Open Government Partnership in Armenia: Fulfilled and Omitted Commitments
The survey by the Freedom of Information Center of Armenia shows the second action plan of the Open Government Partnership in Armenia has seen a positive shift in fulfilling its commitments, as compared with the first action plan.

The Media Center hosted a press conference on the Open Government Partnership (OGP) Initiative and the monitoring results of the processes in Armenia. Liana Doydoyan and lawyer Gevorg Hayrapetyan from the Freedom of Information Center of Armenia shared insights in to the program and monitoring results.

By joining the OGP Initiative in September, 2011 Armenia once again expressed its willingness to ensure more transparency and accountability in public administration and public services. The OGP is an excellent opportunity to make governments more open and responsible, and have such institutes that will promote citizens’ active participation in decision and policy making processes.

Since 2011, OGP has grown from 8 countries to the 66 participating countries.

“Armenia has achieved a considerable increase in this regard. The Government develops two-year plans. In 2012-2014 the first action plan was drafted and fulfilled while the second plan covers the period for 2014-2016. Since joining OGP both the Government and civil society have studied other countries’ experiences and have finally come up with rather a well-developed action plan,” said Doydoyan.

“The action plan fixes 11 commitments eight of which are proposed by the civil society, with three submitted by the Government,” Liana Doydoyan said, “Five commitments are considered fulfilled while the other three are rated as completely fulfilled. The civil society ventured into the project with quite pretentious proposals on adopting different laws but the Government was right to reject such proposals noting they are not lawmakers,” Doydoyan said.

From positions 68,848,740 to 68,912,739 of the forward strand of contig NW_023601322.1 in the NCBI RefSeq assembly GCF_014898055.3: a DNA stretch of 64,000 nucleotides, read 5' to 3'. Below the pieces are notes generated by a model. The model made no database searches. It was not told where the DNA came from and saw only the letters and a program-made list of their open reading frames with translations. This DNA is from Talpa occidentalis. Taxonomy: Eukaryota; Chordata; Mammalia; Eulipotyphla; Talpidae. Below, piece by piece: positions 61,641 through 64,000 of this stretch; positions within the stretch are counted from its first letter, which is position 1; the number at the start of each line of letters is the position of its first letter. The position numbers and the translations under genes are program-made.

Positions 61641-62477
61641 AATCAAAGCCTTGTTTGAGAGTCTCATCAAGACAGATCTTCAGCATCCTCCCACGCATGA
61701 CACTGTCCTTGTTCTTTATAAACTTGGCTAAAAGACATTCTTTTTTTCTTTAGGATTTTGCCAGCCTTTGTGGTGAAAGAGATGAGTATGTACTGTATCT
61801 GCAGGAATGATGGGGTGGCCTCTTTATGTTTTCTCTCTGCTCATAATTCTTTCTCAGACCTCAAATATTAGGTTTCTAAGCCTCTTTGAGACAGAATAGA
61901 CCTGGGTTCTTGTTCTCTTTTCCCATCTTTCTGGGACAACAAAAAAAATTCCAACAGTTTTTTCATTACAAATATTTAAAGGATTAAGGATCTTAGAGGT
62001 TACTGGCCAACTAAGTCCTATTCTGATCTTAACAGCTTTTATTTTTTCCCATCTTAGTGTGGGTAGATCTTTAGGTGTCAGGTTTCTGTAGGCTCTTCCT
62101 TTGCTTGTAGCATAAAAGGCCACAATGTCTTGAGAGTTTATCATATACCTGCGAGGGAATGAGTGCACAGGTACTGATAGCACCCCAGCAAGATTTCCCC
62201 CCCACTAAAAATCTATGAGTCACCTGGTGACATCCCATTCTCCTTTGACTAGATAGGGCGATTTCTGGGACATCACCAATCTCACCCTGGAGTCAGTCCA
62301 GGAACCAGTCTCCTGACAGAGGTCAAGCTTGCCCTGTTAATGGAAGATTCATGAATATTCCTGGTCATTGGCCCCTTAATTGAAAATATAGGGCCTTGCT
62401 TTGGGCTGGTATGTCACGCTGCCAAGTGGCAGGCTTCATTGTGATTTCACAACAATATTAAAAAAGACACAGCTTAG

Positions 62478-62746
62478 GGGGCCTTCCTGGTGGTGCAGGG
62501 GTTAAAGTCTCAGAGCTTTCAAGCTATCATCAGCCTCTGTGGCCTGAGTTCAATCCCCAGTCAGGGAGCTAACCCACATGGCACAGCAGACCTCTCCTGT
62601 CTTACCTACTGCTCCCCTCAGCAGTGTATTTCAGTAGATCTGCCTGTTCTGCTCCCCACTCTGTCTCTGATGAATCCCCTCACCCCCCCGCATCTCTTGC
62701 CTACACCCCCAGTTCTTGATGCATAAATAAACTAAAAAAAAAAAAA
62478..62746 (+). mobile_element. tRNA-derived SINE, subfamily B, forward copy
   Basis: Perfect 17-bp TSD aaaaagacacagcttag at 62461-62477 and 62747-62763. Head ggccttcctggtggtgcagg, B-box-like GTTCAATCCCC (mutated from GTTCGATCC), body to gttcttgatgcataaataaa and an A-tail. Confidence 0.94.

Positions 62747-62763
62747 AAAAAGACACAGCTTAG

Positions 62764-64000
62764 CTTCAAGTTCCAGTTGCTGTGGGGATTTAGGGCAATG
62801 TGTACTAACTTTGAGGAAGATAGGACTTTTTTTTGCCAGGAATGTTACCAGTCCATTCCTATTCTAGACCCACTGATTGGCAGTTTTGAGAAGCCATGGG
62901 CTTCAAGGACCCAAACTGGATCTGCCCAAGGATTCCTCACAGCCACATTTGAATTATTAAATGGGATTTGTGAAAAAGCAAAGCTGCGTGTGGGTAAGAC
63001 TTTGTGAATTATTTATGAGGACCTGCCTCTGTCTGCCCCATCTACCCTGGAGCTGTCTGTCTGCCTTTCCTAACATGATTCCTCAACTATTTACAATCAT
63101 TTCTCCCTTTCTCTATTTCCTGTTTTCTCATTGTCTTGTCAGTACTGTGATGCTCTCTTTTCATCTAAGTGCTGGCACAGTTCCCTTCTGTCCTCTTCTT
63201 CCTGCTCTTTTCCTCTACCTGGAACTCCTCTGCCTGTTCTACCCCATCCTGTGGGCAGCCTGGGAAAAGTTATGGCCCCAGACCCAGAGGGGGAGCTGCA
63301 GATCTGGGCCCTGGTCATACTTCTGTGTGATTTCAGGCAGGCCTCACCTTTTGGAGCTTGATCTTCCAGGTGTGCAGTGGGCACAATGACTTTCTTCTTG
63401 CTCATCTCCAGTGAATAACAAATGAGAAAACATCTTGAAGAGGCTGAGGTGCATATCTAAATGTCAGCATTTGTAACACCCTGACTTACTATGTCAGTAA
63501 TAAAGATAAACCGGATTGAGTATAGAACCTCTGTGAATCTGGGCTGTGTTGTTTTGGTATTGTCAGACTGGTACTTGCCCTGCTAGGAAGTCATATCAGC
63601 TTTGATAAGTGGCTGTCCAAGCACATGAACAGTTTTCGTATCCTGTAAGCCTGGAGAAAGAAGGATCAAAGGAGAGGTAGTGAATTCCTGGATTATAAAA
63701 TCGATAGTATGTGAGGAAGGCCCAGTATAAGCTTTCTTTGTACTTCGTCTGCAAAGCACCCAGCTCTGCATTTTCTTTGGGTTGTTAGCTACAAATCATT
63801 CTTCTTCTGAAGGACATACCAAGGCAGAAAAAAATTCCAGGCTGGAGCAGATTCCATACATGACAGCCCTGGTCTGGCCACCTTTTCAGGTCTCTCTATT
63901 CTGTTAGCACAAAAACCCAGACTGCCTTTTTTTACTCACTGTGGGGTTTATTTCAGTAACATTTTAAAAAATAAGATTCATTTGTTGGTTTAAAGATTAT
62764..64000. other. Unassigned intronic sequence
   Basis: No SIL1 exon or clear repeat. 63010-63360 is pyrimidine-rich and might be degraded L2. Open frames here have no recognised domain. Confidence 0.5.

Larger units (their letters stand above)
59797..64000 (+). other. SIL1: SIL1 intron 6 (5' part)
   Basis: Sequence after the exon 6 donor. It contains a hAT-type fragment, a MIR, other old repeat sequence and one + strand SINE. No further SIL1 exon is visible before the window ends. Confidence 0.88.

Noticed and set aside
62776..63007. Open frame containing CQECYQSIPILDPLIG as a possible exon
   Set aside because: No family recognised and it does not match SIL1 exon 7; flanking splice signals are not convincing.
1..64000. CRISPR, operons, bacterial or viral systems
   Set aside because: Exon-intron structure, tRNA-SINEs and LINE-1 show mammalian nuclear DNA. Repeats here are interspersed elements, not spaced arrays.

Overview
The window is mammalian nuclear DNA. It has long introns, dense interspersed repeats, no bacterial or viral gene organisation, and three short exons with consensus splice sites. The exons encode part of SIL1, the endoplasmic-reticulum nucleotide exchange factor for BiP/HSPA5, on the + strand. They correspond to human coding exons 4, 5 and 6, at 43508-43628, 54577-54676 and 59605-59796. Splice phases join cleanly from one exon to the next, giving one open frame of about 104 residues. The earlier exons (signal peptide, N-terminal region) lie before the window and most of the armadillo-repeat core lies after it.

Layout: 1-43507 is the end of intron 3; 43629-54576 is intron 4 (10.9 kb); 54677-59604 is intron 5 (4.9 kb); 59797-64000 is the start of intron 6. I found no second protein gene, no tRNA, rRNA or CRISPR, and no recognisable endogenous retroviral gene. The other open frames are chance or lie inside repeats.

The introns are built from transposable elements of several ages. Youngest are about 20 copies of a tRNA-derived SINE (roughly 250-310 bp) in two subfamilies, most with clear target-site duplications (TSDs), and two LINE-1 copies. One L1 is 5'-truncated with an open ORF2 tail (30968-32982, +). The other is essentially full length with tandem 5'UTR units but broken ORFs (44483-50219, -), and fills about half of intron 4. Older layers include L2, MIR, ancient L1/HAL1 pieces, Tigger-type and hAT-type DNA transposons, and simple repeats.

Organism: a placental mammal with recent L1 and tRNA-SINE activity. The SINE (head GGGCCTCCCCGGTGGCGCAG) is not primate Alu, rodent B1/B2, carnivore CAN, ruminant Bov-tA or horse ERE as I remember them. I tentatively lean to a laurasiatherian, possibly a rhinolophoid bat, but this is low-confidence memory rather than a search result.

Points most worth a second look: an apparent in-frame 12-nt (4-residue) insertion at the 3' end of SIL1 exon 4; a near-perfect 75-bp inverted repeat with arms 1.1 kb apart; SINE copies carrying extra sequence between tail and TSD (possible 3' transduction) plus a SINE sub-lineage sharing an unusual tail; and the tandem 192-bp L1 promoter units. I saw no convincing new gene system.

The proposals mostly referred to ensuring transparency in mining, facilitating the review of income and asset declaration of senior officials, and freedom of information, Doyodyan said.

The fifth commitment was to ensure broadcasting live the appeal hearings on state procurement and it has already been carried out for several months.

Gevorg Hayrapetyan spoke on the monitoring methods for 2013-2014 and 2014-2015 phases.

“We have used three tools: questionnaires which included general questions, too. Another tool was analysis, namely a simple comparison of the data which had at that moment. It is one of the many well-elaborated monitoring tools. The third tool is survey which is provided by the law,” Hayrapetyan said.

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